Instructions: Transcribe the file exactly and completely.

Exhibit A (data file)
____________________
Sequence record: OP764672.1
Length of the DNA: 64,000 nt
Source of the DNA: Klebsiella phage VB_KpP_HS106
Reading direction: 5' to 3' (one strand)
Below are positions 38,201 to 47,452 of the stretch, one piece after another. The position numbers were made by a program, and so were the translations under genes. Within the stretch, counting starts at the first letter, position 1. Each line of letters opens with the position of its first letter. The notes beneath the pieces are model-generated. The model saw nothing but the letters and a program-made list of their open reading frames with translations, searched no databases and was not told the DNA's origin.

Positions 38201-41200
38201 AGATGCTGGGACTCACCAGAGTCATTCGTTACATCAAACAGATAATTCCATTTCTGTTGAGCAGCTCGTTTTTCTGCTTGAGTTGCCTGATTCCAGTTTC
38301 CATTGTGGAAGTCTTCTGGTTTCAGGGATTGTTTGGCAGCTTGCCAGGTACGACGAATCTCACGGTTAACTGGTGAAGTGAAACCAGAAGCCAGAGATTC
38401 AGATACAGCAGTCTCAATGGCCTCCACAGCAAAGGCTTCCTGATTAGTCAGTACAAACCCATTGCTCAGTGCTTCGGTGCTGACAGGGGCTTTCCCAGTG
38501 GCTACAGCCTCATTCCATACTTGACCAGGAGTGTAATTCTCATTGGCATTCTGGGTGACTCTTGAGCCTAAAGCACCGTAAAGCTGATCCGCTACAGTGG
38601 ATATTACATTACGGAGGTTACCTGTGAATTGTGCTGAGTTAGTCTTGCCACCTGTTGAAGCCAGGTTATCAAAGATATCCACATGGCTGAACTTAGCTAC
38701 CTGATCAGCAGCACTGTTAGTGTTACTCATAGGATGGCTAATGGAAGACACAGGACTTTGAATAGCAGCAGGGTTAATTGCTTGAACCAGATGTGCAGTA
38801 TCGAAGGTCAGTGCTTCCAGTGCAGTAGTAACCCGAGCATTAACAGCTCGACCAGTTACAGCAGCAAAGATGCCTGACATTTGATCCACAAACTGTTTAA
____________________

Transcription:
Sequence record: OP764672.1
Length of the DNA: 64,000 nt
Source of the DNA: Klebsiella phage VB_KpP_HS106
Reading direction: 5' to 3' (one strand)
Below are positions 38,201 to 47,452 of the stretch, one piece after another. The position numbers were made by a program, and so were the translations under genes. Within the stretch, counting starts at the first letter, position 1. Each line of letters opens with the position of its first letter. The notes beneath the pieces are model-generated. The model saw nothing but the letters and a program-made list of their open reading frames with translations, searched no databases and was not told the DNA's origin.

Positions 38201-41200
38201 AGATGCTGGGACTCACCAGAGTCATTCGTTACATCAAACAGATAATTCCATTTCTGTTGAGCAGCTCGTTTTTCTGCTTGAGTTGCCTGATTCCAGTTTC
38301 CATTGTGGAAGTCTTCTGGTTTCAGGGATTGTTTGGCAGCTTGCCAGGTACGACGAATCTCACGGTTAACTGGTGAAGTGAAACCAGAAGCCAGAGATTC
38401 AGATACAGCAGTCTCAATGGCCTCCACAGCAAAGGCTTCCTGATTAGTCAGTACAAACCCATTGCTCAGTGCTTCGGTGCTGACAGGGGCTTTCCCAGTG
38501 GCTACAGCCTCATTCCATACTTGACCAGGAGTGTAATTCTCATTGGCATTCTGGGTGACTCTTGAGCCTAAAGCACCGTAAAGCTGATCCGCTACAGTGG
38601 ATATTACATTACGGAGGTTACCTGTGAATTGTGCTGAGTTAGTCTTGCCACCTGTTGAAGCCAGGTTATCAAAGATATCCACATGGCTGAACTTAGCTAC
38701 CTGATCAGCAGCACTGTTAGTGTTACTCATAGGATGGCTAATGGAAGACACAGGACTTTGAATAGCAGCAGGGTTAATTGCTTGAACCAGATGTGCAGTA
38801 TCGAAGGTCAGTGCTTCCAGTGCAGTAGTAACCCGAGCATTAACAGCTCGACCAGTTACAGCAGCAAAGATGCCTGACATTTGATCCACAAACTGTTTAA